Factorials and Exponentials.
November 6, 2011
I’ve been working on a problem (here is a partial paper with some ideas) that’s really easy for any calculus student to understand but quite difficult for even wolfram alpha to work out some cases. Here’s the idea:
We know that . It’s not hard to reason this out (there are some relatively obvious inequalities, etc.), but I wanted to know what happened if we considered something like:
It turns out, this goes to infinity. Maybe this is not so surprising. But, to balance this out, I thought maybe I could add another factorial on the bottom. What about
where this double factorial is just with another factorial at the end. It turns out, this one goes to 0.
The problem here is that after , Mathematica doesn’t seem to be able to handle the sheer size of these numbers. Consequently, I only have a few values for this. I’ve included everything I have in a google-doc PDF (the only way I can think to share this PDF), and I’m looking for suggestions. Here’s some things I thought of:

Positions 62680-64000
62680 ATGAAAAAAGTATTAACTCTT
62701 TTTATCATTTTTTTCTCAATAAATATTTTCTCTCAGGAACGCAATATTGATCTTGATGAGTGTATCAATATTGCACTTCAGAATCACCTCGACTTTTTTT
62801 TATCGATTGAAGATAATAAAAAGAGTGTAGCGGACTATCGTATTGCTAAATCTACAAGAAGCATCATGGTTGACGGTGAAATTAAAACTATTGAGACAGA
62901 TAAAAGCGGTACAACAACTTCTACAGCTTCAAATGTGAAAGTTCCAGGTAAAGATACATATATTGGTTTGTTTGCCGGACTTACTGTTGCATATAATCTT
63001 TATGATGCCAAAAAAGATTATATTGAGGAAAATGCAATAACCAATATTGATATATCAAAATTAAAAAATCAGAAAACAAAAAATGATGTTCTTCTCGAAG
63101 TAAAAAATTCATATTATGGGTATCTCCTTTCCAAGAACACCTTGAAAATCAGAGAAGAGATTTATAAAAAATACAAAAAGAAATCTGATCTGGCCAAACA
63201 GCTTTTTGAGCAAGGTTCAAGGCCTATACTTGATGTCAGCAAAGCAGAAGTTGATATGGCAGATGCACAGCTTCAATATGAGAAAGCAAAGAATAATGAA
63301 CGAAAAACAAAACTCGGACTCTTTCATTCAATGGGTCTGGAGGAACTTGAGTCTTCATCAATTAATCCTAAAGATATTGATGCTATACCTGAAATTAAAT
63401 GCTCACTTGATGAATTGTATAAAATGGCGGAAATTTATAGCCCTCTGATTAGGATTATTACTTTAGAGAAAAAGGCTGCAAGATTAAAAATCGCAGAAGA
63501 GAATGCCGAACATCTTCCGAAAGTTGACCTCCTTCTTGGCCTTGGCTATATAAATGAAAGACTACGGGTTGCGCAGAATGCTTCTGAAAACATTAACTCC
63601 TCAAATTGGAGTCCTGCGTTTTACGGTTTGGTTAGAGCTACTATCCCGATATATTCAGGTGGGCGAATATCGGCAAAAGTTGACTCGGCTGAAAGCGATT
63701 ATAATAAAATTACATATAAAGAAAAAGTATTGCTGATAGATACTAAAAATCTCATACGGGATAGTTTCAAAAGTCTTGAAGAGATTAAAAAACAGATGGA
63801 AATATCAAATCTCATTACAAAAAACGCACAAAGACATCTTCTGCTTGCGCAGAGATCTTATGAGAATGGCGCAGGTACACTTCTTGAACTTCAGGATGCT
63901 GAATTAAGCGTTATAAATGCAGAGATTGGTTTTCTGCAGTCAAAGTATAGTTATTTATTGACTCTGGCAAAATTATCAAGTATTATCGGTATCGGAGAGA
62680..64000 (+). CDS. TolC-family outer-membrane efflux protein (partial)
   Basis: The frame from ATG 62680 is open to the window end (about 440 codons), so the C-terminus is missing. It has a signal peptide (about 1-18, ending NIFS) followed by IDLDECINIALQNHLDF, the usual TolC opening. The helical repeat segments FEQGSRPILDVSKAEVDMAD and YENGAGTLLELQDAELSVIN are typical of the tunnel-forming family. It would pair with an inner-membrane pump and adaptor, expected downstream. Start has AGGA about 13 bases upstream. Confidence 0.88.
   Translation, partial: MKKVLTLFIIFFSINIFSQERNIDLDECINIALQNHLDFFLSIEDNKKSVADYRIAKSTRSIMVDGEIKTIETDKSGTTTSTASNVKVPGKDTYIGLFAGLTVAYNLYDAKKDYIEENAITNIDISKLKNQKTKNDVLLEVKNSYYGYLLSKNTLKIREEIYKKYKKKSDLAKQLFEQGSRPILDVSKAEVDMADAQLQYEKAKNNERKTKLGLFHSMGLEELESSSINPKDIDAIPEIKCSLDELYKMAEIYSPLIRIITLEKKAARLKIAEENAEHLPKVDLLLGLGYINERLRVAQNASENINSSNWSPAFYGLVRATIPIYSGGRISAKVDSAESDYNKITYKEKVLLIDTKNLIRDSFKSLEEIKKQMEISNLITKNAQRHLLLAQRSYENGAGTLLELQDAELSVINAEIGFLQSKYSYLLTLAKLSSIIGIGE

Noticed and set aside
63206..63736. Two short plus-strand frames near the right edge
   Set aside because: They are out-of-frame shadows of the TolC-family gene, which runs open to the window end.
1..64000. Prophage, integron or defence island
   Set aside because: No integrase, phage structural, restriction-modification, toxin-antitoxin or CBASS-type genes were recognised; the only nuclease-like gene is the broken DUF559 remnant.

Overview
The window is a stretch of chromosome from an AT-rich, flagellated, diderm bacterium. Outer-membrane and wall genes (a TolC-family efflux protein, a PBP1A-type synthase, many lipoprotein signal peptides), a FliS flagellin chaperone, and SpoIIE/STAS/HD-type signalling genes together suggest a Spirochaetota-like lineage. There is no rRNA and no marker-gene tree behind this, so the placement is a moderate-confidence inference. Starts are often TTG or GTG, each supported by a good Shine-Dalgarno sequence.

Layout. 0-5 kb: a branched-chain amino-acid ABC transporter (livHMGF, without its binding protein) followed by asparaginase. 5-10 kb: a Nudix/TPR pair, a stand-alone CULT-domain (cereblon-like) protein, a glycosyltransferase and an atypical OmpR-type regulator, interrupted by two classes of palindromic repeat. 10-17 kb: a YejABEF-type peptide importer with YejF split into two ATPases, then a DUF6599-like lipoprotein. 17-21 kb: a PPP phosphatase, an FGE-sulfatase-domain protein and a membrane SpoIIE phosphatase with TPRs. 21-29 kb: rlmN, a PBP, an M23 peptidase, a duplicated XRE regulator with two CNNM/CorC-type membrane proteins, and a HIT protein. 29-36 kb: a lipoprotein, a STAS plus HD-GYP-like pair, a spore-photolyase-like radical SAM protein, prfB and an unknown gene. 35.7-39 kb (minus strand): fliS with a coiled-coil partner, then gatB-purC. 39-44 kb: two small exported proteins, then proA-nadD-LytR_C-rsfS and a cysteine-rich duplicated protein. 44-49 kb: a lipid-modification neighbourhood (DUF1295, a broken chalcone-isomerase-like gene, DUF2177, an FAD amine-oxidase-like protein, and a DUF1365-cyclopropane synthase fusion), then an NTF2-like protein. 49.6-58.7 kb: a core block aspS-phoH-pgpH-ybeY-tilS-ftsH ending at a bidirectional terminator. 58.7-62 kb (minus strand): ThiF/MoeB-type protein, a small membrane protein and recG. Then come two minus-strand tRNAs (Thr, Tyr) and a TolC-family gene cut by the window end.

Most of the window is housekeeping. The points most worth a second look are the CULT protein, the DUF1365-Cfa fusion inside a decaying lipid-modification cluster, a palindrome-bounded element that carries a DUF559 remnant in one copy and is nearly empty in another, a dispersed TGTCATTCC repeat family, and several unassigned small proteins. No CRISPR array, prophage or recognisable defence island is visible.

- Stirling’s formula. Unfortunately, this starts to get very complicated very quickly, and if you consider subbing it in for even it can take up a good page of notes. It also doesn’t reduce as nicely as I’d like.
- Considering the Gamma function. It may be easier to work with compositions of the gamma function since it is not discrete and we may be able to use some sort of calculus-type things on it.
- Number Crunching. For each of these cases, it seems like there is a point where either the numerator or the denominator "clearly" trumps over the other; this is not the "best" method to use, but it will give me some idea of which values potentially go to infinity and which go to zero.
- Asymptotics. I’m not so good at discrete math or asymptotics, so there may be some nice theorems (using convexity, maybe?) in that field that I’ve just never seen before. Especially things like: if then under such-and-such a condition.
Feel free to comment below if you think of anything.